‘Fourth of July Creek’ by Smith Henderson – A Social Worker as Hero

‘Fourth of July Creek’ by Smith Henderson   (2014) –  467 pages   Grade: B

 

FourthJulyCreekHere is a compelling story about a white America which does not get the attention it deserves.  Here are drugged out parents with a meth lab in their house who neglect their children.  Here are paranoid lunatic survivalists living out in the wilderness who let their kids run wild and feral.  Here are broken homes where the estranged wife’s new boyfriend has his eyes and hands on her teenage daughter.   This is the United States.

The main character in ‘Fourth of July Creek’ is Pete Snow, a social worker with the Department of Family Services in backwoods Montana in the 1980s.  It is his job to rescue children from irreparably broken families.  These are the victims of abuse, neglect, and assault.  At the same time the social worker’s own family has fallen apart.  His estranged wife has left for Texas and has a new boyfriend, and then his fourteen year old daughter runs away with a young guy who pimps her.

“I am saying what you are not allowed to say: we did not love our daughter enough. God, I didn’t protect her, I didn’t protect her from us. I go into homes all the time, and I save children.  It’s what I do for a living, you see?  And I didn’t save my own daughter.”

 “Fourth of July Creek” is an overwhelmingly dark disturbing novel that I read at breakneck speed.   If we could all see the severe family problems that a social worker sees, we would all have a different take on life in these United States.

“Your caseload is brutal, and will get worse as the holidays steadily advance on the poor, deranged, and demented.  Kids waiting with cops in the living room or the front seat of the squad car to stay out of the cold until you arrive. You run the children down to the crisis center in Kalispell.  There aren’t many beds.”

 I like the idea of social worker as hero.  We don’t hear of them often enough, these people who must deal with the worst problems of modern family society and get little credit for doing so.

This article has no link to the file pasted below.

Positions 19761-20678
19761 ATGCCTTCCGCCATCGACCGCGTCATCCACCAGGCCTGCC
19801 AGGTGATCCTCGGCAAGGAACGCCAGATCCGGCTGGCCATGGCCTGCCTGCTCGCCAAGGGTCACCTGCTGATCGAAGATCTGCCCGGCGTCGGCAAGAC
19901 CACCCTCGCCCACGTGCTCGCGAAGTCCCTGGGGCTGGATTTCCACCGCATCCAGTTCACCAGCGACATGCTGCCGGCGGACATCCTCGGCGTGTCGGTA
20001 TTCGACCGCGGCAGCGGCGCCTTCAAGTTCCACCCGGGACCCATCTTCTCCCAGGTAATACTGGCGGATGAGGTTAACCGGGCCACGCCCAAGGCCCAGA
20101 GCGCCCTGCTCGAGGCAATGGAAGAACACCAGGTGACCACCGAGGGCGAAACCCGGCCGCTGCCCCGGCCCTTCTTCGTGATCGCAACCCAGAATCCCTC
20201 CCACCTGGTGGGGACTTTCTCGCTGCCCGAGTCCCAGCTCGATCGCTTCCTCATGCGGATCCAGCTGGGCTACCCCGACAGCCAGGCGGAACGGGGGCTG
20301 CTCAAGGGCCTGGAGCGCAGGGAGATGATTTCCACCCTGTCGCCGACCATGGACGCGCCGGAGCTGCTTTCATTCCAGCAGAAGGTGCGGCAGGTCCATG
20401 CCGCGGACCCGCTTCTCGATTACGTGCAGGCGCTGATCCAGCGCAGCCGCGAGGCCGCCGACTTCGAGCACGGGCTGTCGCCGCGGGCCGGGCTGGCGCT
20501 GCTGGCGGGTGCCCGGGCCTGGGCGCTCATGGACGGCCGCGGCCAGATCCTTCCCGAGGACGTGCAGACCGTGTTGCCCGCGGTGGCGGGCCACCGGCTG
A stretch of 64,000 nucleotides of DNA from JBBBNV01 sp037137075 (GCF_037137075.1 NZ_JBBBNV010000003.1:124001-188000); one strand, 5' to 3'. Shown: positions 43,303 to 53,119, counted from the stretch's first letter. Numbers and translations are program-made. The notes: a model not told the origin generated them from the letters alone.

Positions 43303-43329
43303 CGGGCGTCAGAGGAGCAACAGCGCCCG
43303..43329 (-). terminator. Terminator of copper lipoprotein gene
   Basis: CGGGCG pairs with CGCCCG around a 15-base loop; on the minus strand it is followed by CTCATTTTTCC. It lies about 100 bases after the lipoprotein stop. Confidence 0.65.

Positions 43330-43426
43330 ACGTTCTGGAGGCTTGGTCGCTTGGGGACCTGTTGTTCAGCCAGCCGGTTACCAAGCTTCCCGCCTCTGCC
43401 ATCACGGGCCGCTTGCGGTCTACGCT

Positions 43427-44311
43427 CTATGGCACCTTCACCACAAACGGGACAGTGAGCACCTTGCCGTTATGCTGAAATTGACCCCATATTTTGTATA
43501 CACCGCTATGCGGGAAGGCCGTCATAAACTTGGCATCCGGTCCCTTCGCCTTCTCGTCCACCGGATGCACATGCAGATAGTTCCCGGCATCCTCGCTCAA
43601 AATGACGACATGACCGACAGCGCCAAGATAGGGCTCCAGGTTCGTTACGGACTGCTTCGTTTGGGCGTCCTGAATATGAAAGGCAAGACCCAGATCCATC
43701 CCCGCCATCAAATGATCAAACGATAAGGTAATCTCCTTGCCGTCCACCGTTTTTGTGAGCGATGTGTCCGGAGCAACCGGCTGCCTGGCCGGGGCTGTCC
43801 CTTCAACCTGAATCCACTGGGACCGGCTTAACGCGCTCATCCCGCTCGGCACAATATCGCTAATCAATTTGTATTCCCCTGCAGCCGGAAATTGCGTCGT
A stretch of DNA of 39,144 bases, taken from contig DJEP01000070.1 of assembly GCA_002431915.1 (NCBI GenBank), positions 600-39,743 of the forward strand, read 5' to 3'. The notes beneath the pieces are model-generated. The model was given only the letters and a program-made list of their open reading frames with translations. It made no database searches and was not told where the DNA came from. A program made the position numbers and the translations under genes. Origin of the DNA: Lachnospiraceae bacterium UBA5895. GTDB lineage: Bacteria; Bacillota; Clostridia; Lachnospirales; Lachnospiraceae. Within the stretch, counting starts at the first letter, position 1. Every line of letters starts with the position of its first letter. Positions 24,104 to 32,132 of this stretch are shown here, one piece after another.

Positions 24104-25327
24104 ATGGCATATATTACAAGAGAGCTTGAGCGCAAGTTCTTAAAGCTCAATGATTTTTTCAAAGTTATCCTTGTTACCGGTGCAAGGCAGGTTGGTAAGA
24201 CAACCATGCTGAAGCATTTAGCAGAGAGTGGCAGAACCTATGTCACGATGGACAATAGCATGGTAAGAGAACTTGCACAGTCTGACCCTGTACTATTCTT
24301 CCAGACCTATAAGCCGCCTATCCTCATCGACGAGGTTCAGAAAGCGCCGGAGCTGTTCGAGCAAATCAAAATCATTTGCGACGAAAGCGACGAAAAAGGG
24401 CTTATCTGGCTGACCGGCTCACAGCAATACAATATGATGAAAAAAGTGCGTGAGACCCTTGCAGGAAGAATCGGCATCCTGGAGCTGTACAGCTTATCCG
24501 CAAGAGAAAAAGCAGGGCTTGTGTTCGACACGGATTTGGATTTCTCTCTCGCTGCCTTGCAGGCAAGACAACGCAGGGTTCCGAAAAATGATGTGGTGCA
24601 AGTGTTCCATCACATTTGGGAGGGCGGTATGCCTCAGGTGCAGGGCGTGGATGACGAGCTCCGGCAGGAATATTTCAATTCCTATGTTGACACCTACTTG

There is one strain in this novel that presented some difficulty for me.  It possibly couldn’t be helped while showing the underside of family life today.  Our social worker stacks the cards against his female acquaintances almost to the point that he could be accused of misogyny.  This may be the natural result of his alcoholism.  Two of the main females including his wife from whom he is separated are useless sluts haplessly dating loser men, and the third main female is engaging in part-time prostitution.  The women here are always distracting the men from their hard-won purity which is also kind of a joke.

‘Fourth of July Creek’ is a novel that is difficult for me to say how I would rate it finally.  I liked that it focused on social work and that it tried to focus honestly on the real family problems such as domestic neglect and abuse and assault and misuse of drugs and alcohol that are out there throughout white America.  There is no sense in sweeping those problems under a rug.  Certainly both sexes play a role in these difficult family problems, but still one must try to be fair to both sexes.

You will need to make your own final evaluation of ‘Fourth of July Creek’.

 

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2 responses to this post.

  1. Interesting read.

    Hmm I’m not sure I could swallow the misogyny you mention. I may want to throw the book out of irritation.

    Like

    Reply

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